Updated: Feb 1
Image credits: The Atlantic
The world just witnessed the 20th anniversary of the 9/11 attacks on American soil. An incident that shaped the direction of geo-politics in a specified direction, countering and uprooting global terrorism to be precise. However, this facet is changing, and it has implications for the world order. Let us explore how?
Foreign Policy is the real expression of a country's thinking, at least it's administration (if you factor in not so democratic nation-states like China and Russia). It is what Pt. Nehru called it ‘real autonomy’ while everything else is internal management. Foreign Policy is absolutely dictated by national interests, notwithstanding the internal debates regarding the perception of what counts as national interests in a polity as they always tend to differ. In short, the sole objective of a nation’s Foreign Policy is its national interests. Everything else is decoration. So for when America waged it's war against global terrorism, it was not for the benevolence of the global hegemon but was particularly dictated by what it saw as a threat against its national interests.
The 9/11 attacks had sobered up the perceptions of American invincibility. Having deposed the mighty Soviet Union a decade ago, such perceptions were bound to exist, at least in some quarters. Yes, America was the reigning global hegemon standing on the twin pillars of its economic might and military superiority. However, the attack showed that America was not invincible, and the fact that the severity of the damage inflicted was at the hands of a non-state actor, humiliated the American ego. Thus, instead of dealing with Al-Qaeda and it's protector in Afghanistan, the Taliban regime, America launched its global project, tackling the additional “axis of evil” : Iran, Iraq and North Korea. How successful has it been, is a point of other discussion.
American withdrawal from Afghanistan is a dominant sign of changing American perceptions in practice. The withdrawal and more particularly the hasty manner in which it was executed has brought upon insurmountable criticism, both internal and external for the Biden Administration, and rightly so. However, the hasteness and Biden's absolute and firm stance of no-remorse over the withdrawal is also the sign of the growing American eagerness, eagerness to counter and face other threats, threats that it sees more critical than terrorism.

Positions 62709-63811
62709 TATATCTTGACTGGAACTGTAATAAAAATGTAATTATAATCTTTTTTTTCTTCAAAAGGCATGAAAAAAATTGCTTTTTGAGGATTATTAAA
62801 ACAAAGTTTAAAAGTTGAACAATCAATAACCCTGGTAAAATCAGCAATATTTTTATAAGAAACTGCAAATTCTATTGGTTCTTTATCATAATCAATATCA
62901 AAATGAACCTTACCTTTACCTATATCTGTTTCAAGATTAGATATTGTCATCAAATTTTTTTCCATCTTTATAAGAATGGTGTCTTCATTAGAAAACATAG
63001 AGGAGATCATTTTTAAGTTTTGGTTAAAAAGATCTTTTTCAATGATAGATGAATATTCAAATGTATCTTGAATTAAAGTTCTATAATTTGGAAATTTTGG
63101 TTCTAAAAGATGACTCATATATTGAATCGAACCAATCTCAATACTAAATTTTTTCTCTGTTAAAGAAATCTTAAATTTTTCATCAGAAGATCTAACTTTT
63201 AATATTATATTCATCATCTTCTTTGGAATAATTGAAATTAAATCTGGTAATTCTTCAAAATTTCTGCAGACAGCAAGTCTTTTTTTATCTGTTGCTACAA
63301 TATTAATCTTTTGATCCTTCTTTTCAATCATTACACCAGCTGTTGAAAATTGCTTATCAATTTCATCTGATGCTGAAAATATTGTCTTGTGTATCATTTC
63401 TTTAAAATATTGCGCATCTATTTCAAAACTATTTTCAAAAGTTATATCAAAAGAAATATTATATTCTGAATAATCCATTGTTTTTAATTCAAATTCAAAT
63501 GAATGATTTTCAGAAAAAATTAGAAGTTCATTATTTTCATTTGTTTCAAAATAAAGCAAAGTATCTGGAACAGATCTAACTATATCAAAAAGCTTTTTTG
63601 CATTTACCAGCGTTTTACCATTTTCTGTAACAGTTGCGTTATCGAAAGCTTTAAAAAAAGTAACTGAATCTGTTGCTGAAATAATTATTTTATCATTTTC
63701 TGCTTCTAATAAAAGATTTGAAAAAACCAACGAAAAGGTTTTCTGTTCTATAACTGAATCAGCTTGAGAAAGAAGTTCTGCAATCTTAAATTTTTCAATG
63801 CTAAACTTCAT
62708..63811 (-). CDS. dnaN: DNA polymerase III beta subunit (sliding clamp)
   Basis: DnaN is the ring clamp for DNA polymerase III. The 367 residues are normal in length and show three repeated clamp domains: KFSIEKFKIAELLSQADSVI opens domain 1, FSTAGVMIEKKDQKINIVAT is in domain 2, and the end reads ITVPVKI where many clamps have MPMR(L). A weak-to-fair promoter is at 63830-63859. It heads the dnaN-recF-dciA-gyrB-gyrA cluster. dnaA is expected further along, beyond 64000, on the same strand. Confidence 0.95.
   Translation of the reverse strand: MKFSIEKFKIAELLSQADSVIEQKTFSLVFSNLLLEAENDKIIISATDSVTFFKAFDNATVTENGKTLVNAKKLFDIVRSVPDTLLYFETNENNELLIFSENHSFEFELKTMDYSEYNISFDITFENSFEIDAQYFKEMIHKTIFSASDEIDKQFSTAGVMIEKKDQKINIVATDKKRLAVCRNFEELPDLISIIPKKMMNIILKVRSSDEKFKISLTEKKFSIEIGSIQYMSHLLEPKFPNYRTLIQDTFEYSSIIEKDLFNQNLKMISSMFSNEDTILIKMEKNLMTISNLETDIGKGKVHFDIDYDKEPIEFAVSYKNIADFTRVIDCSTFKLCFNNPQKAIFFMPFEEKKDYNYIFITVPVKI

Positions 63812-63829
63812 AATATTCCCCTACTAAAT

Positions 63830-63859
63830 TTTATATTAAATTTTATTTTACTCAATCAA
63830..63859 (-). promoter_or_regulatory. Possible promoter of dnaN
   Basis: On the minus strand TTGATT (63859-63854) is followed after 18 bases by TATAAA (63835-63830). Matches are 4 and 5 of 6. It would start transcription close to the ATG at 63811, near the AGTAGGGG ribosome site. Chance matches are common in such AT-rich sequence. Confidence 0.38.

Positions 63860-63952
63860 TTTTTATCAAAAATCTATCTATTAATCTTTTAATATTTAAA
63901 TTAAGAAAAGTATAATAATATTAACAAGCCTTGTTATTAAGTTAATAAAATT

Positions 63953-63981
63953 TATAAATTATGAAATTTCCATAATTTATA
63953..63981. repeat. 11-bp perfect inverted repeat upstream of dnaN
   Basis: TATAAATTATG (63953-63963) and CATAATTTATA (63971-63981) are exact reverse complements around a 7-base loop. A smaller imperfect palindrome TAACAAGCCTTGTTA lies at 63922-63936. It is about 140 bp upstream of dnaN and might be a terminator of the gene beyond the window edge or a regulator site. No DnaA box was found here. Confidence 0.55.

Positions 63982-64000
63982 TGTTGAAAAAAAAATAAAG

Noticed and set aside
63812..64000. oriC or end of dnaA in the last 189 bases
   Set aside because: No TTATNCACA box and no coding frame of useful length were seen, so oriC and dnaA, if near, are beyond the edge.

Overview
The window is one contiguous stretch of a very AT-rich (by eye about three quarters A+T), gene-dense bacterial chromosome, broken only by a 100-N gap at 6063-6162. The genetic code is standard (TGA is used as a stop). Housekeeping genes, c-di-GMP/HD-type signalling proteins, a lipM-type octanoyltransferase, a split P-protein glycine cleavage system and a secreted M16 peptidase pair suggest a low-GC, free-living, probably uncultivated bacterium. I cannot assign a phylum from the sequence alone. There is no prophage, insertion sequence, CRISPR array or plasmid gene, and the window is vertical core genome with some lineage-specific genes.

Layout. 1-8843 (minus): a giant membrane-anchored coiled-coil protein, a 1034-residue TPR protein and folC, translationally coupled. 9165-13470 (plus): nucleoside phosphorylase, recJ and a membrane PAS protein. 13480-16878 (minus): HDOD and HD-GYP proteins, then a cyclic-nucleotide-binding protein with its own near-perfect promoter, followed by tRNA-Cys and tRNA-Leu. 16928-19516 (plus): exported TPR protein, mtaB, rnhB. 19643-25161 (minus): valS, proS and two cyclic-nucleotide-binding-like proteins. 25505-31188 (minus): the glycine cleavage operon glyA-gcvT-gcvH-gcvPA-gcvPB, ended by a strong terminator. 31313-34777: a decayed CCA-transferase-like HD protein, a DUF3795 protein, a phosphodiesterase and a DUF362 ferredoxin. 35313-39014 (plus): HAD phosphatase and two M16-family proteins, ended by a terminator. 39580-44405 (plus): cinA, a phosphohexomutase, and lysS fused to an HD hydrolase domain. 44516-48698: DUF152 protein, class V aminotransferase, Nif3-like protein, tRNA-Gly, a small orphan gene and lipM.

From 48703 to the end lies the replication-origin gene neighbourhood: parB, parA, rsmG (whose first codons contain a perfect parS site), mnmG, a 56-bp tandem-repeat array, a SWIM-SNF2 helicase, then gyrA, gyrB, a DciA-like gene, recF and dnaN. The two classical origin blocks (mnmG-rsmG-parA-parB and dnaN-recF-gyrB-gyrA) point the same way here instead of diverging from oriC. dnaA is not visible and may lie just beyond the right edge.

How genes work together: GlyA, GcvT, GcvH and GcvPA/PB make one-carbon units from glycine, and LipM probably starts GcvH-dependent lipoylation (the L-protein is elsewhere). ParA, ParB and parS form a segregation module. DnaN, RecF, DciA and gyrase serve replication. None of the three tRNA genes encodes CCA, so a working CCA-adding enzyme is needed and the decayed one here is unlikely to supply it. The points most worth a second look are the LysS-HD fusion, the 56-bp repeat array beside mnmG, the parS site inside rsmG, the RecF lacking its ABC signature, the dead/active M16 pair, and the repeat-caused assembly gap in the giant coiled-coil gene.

Image credits: Time
‘Change is the only constant’ is a popular aphorism and rightly so. The world has fundamentally changed since 9/11 and so have the challenges. Here is a brief outlook regarding the dominant factors that are staring deep into the America’s face:
weaponization of trade and technology
tackling climate change, by leading global efforts and building consensus
Constantly innovate in the realm of emerging critical technologies (AI, Blockchain…) For analogy, harnessing the naval and industrial aspects of the technology provided a pre-eminent position to the United Kingdom in the global hierarchy.
Ensuring the strength and sustainability of the global supply chain, making them resilient- capable of facing similar challenges like Covid.
Reducing its dependence of manufacturing of key infrastructural products over China
Managing the economy, especially in the aftermath of Covid related restructuring. This requires monumental efforts in reforming the market-capitalist model; for as of now it seems to have been working on ever-increasing debt leading to more and more inflation. How sustainable this model is in the long run remains a profound challenge.
As if these challenges were not enough, China represents an amalgamation of all of these with its additional feature of aggressive nationalism, seeking what it sees as its rightful place as the patriarch in the global hierarchy.
Additionally, China has been growing and deepening its relationship with other anti-American and dominant powers, Iran and Russia in particular.
Therefore, America is absolutely not oblivious to the challenges it faces and global terrorism, now, it seems does not feature among the top-priorities.
So what are the implications? While the America has significantly receded the ground against terrorism, it does not imply that the threat has receded in a proportional manner. Yes, America has largely reduced the threat over its direct shorelines but that's just it. The projects of nation-building (Iraq and Afghanistan in particular) that America willingly undertook in its heyday has not gone according to the plan and while it would have wanted them to succeed, in the face of them failing, America has chose to reposition and re-state its intended goal, from nation-building to back again to securing American interests.
The direct consequence of this is that the resistance and fight against terrorism is to become more regionalised, atleast on the grounds. While America remains committed to the cause through the institutions (UNSC in particular) and it's ‘over the horizon’ capabilities, it's decision to brick back its boots from the ground is a major development.
For instance, India and Russia will now have to increase their direct engagement with developments in Afghanistan and the threats it poses for exporting radical terrorism across the borders in the face of America withdrawing it's presence.
BY PRATYAKSH KUMAR
CO-FOUNDER THE GEOSTRATA